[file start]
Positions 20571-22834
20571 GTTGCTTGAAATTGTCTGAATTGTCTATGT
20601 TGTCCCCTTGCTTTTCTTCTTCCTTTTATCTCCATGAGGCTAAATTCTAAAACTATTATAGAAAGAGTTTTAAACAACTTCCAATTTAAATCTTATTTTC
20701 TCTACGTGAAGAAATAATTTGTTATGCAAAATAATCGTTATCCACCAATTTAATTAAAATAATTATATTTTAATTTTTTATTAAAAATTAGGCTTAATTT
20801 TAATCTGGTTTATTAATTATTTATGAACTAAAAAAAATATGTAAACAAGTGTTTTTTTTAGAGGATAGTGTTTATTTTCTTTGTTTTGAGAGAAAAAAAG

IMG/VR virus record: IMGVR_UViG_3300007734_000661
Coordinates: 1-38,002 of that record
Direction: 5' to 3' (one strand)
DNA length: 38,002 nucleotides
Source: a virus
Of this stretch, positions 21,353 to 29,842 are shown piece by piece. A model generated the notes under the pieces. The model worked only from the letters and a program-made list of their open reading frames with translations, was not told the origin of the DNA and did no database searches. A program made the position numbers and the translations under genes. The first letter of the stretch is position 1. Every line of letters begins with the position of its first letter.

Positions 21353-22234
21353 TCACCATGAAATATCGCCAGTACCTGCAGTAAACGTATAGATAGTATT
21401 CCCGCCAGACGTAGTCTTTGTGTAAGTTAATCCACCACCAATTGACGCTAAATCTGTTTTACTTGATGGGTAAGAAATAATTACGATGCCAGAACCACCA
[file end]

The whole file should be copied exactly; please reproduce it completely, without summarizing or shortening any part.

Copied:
Positions 20571-22834
20571 GTTGCTTGAAATTGTCTGAATTGTCTATGT
20601 TGTCCCCTTGCTTTTCTTCTTCCTTTTATCTCCATGAGGCTAAATTCTAAAACTATTATAGAAAGAGTTTTAAACAACTTCCAATTTAAATCTTATTTTC
20701 TCTACGTGAAGAAATAATTTGTTATGCAAAATAATCGTTATCCACCAATTTAATTAAAATAATTATATTTTAATTTTTTATTAAAAATTAGGCTTAATTT
20801 TAATCTGGTTTATTAATTATTTATGAACTAAAAAAAATATGTAAACAAGTGTTTTTTTTAGAGGATAGTGTTTATTTTCTTTGTTTTGAGAGAAAAAAAG

IMG/VR virus record: IMGVR_UViG_3300007734_000661
Coordinates: 1-38,002 of that record
Direction: 5' to 3' (one strand)
DNA length: 38,002 nucleotides
Source: a virus
Of this stretch, positions 21,353 to 29,842 are shown piece by piece. A model generated the notes under the pieces. The model worked only from the letters and a program-made list of their open reading frames with translations, was not told the origin of the DNA and did no database searches. A program made the position numbers and the translations under genes. The first letter of the stretch is position 1. Every line of letters begins with the position of its first letter.

Positions 21353-22234
21353 TCACCATGAAATATCGCCAGTACCTGCAGTAAACGTATAGATAGTATT
21401 CCCGCCAGACGTAGTCTTTGTGTAAGTTAATCCACCACCAATTGACGCTAAATCTGTTTTACTTGATGGGTAAGAAATAATTACGATGCCAGAACCACCA